Recently a video popped up in my Facebook newsfeed. It was the story of Jamie Livingston, a New York-based filmmaker who, from March 1979 until his death on October 25th 1997, took a polaroid photograph each day. Taken together, these candid photographs chart the mundane and poignant story of a life lived in New York City just before the digital revolution.
The original website is a bit clunky to navigate, and to be honest I haven’t spent much time there, but the video is like a visit to an exhibition of Livingston’s work. He took the ordinary and showed its beauty, and to me that is one of the most wonderful things an artist can do.
Check out the video and let me know what you think.
Recently my Dad gave me a real treat: he took me out to see The Imperial Russian Ballet’s ‘Festival of Russian Ballet’ at the Whanganui Opera House. With the tag-line ‘if you only see one ballet in a lifetime, make it ‘A Festival of Russian Ballet’, they were certainly confident in what they had to offer, and over the course of the three-hour performance they delivered. Continue reading “Local Culture: A Festival of Russian Ballet”→
Born at the close of the 19th century, Hemingway embodied, for good or ill, a type of masculinity seldom encountered in the West today. He was born and raised in Oak Park, Illinois, into a conservative middle-class family. His musician mother, Grace, endeavoured to teach him the cello, but his physician father, Clarence, seems to have been more influential, spending their family vacations teaching his son how to camp, hunt, fish, and generally love and thrive in the great outdoors. In high school he was involved in a number of sports, but also excelled in English and wrote for his school paper. Continue reading “Author Profile: Ernest Hemingway (1899-1961)”→
“God is dead.” The man who penned what is quite possibly the most famous line in the history of philosophy does not appear to have done so lightly, or with glee. This may be because he recognised that without a concept of the divine, humanity is as good as it gets… A brilliant intellectual plagued by ill health he suffered a complete mental collapse at the age of 44, from which he never recovered. Continue reading “Philosopher Profile: Friedrich Nietzsche 1844-1900”→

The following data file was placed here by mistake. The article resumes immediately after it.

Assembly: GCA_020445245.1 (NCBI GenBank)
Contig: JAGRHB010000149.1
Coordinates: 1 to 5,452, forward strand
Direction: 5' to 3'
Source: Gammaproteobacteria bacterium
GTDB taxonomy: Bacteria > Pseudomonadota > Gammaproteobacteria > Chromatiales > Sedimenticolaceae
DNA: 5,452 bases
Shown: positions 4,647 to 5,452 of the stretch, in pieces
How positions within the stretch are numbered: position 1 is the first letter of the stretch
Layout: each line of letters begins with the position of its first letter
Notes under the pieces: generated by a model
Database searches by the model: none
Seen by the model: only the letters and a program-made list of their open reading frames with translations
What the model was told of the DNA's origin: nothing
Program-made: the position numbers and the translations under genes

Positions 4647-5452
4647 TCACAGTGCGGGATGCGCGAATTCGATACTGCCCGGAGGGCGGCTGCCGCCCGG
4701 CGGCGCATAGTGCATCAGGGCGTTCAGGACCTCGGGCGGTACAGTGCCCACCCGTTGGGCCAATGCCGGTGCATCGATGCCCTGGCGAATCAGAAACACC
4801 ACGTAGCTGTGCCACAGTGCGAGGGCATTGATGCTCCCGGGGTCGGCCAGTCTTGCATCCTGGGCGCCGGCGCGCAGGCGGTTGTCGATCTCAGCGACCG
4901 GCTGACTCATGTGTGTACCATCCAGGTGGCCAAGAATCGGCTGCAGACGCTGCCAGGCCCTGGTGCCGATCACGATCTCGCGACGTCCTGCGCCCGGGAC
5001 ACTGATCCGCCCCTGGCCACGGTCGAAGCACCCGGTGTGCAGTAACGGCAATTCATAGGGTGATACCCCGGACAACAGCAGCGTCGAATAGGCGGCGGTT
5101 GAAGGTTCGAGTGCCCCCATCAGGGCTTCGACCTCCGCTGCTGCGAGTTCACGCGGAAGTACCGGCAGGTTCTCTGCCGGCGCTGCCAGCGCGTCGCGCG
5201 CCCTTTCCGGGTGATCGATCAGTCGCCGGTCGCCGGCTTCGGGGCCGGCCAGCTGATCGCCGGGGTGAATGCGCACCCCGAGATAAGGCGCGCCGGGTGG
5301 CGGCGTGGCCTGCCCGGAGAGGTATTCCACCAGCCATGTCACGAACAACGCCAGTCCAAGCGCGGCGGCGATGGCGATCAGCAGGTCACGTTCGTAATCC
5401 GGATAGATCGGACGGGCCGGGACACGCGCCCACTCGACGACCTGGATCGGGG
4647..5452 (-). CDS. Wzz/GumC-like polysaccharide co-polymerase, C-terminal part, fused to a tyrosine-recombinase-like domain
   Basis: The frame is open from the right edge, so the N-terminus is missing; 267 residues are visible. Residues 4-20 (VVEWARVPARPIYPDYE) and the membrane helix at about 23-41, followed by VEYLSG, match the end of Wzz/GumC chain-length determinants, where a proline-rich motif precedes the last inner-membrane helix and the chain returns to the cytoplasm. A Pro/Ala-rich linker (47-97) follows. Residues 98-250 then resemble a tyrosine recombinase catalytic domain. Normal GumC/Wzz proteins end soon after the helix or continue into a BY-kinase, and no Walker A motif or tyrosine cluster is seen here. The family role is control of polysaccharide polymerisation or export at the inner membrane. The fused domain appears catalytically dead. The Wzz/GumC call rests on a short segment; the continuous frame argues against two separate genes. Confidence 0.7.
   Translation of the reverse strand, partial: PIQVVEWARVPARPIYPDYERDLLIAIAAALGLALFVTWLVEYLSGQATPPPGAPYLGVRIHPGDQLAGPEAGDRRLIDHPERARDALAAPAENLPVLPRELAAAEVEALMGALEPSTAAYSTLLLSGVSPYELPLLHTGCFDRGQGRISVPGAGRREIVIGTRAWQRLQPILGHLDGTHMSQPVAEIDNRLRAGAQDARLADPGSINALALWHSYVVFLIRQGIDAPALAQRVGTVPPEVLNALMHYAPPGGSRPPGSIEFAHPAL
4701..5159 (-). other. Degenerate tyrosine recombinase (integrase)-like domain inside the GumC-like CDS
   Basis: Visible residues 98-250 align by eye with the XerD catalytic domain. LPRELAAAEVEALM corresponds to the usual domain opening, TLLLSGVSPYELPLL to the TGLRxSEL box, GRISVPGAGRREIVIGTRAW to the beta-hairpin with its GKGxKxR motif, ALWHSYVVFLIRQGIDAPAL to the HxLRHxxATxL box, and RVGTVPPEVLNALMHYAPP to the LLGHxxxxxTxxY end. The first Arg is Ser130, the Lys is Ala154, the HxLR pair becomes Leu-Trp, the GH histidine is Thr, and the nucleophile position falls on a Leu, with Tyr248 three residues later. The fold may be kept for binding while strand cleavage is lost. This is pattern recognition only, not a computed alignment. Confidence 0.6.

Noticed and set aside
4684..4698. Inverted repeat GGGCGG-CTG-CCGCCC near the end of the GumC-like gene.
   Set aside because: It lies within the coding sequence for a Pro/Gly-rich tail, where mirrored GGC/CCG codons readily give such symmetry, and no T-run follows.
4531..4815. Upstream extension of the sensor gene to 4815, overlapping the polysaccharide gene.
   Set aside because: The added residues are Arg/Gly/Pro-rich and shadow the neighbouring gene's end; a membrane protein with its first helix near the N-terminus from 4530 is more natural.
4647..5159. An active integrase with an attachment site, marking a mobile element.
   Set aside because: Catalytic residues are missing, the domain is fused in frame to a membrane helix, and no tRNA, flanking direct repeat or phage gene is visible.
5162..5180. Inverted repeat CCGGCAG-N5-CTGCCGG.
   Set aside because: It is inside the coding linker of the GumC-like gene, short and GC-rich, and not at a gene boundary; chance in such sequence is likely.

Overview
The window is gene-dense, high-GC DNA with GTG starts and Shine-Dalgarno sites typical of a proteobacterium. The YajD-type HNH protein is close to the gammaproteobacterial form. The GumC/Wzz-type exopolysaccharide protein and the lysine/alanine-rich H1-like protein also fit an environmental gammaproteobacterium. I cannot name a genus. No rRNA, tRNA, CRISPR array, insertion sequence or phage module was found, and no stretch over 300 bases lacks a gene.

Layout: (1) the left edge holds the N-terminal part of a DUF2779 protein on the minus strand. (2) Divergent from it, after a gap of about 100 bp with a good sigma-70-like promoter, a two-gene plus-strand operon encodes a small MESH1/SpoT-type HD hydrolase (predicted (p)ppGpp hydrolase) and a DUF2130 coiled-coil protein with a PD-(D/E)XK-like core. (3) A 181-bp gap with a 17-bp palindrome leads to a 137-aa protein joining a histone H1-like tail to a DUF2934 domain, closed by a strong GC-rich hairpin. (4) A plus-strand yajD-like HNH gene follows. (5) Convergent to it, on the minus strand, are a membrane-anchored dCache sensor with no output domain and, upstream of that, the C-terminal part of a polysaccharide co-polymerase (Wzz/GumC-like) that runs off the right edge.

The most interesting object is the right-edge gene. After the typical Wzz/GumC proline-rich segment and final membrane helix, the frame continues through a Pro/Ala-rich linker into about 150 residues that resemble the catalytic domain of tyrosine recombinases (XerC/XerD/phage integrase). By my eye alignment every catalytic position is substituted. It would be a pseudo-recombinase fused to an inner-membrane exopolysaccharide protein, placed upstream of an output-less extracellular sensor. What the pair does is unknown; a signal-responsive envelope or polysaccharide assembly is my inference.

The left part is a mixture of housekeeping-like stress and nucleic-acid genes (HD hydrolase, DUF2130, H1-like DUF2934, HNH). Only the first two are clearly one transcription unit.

Most famous as the ballet that started a riot at its premiere, ‘The Rite of Spring’ features music composed by Igor Stravinsky (1882-1971) and an original choreography by the dancer Vaslav Nijinsky (1890-1950). It represented a radical departure from both Stravinsky’s previous work and the ‘traditional’ ballet of pirouettes and tutus. In other words, it’s a Modernist work produced slightly too early – it premiered in 1913, at the very end of La Belle Époque – hence the riots. Continue reading “Ballet on the Sofa: Stravinsky’s ‘The Rite of Spring’”→
The space above the local information centre acts as an extension of the public art gallery, currently located across the road while earthquake-strengthening work is carried out on the original building, constructed in 1919 (earthquake strengthening is a national obsession at the moment due to the devastating effects of two severe earthquakes in the last six years. The local museum is also closed, and the local opera house reopened last year after it was strengthened. But I digress).
Currently on display is a selection of ceramic work by Maori artists. Pottery and ceramics were introduced to New Zealand by European settlers in the 1800s, and it wasn’t until the 1980s that they really caught on among Maori artists, but as this exhibition shows the results have been marvellous. Continue reading “Local Culture: Whenua Hou: New Maori Ceramics”→
Rita Angus (1908-1970) is well-known in New Zealand for her clear, sharp-edged portraits and landscapes, including ‘Cass’, which was voted New Zealand’s favourite painting in a 2006 TV show. Rather than talking about her, I’m just going to show you a few of her paintings. Continue reading “New Zealand Artist: Rita Angus”→
Acknowledged along with James Joyce as one of the foremost Modernist writers, and by Simone de Beauvoir as one of the few female writers to have explored what she referred to as “the given” – the assumptions made about what a woman ‘is’ – Virginia Woolf is best-remembered today for a handful of her most prominent novels, but during her lifetime was also a noted essayist and critic.
The last weekend in March and the first weekend in April saw the return of Artists Open Studios, a highlight of the Whanganui artistic calendar during which local artists open their studios to members of the public. This year almost eighty studios and over a hundred artists participated, so I was rather glad when the Significant Other (who hadn’t ‘done’ AOS before) went through the artists catalogue and highlighted a dozen studios which particularly interested him, as it spared me the agony of trying to decide. I did, however, insist on a visit to the studio of my favourite local artist, Tina Drayton. Continue reading “Local Culture: Artists Open Studios 2017”→
My latest area of exploration is the classics of theatre and, as with opera and ballet, I’m using the internet to compensate for the lack of conveniently live performances. My first ‘outing’ is Waiting for Godot, a play by Samuel Beckett (1906-1989), which premiered in 1953.